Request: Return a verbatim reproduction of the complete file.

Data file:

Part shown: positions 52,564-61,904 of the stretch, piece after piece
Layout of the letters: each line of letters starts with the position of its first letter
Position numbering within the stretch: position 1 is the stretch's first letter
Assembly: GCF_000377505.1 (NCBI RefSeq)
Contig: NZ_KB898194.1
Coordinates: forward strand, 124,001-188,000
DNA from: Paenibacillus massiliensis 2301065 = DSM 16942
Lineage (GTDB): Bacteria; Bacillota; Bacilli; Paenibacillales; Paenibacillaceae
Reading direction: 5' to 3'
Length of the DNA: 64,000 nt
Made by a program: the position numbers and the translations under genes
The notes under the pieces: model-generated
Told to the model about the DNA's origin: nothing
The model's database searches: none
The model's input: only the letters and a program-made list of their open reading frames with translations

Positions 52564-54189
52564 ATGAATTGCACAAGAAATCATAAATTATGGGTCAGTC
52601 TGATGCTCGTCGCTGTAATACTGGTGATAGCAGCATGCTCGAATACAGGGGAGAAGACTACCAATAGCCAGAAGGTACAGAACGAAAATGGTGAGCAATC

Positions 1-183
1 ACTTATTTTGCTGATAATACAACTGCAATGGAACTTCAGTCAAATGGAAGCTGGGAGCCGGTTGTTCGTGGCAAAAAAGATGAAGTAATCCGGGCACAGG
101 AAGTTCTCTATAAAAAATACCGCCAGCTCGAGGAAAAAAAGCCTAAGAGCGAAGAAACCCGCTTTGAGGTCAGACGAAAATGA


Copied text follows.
Part shown: positions 52,564-61,904 of the stretch, piece after piece
Layout of the letters: each line of letters starts with the position of its first letter
Position numbering within the stretch: position 1 is the stretch's first letter
Assembly: GCF_000377505.1 (NCBI RefSeq)
Contig: NZ_KB898194.1
Coordinates: forward strand, 124,001-188,000
DNA from: Paenibacillus massiliensis 2301065 = DSM 16942
Lineage (GTDB): Bacteria; Bacillota; Bacilli; Paenibacillales; Paenibacillaceae
Reading direction: 5' to 3'
Length of the DNA: 64,000 nt
Made by a program: the position numbers and the translations under genes
The notes under the pieces: model-generated
Told to the model about the DNA's origin: nothing
The model's database searches: none
The model's input: only the letters and a program-made list of their open reading frames with translations

Positions 52564-54189
52564 ATGAATTGCACAAGAAATCATAAATTATGGGTCAGTC
52601 TGATGCTCGTCGCTGTAATACTGGTGATAGCAGCATGCTCGAATACAGGGGAGAAGACTACCAATAGCCAGAAGGTACAGAACGAAAATGGTGAGCAATC

Positions 1-183
1 ACTTATTTTGCTGATAATACAACTGCAATGGAACTTCAGTCAAATGGAAGCTGGGAGCCGGTTGTTCGTGGCAAAAAAGATGAAGTAATCCGGGCACAGG
101 AAGTTCTCTATAAAAAATACCGCCAGCTCGAGGAAAAAAAGCCTAAGAGCGAAGAAACCCGCTTTGAGGTCAGACGAAAATGA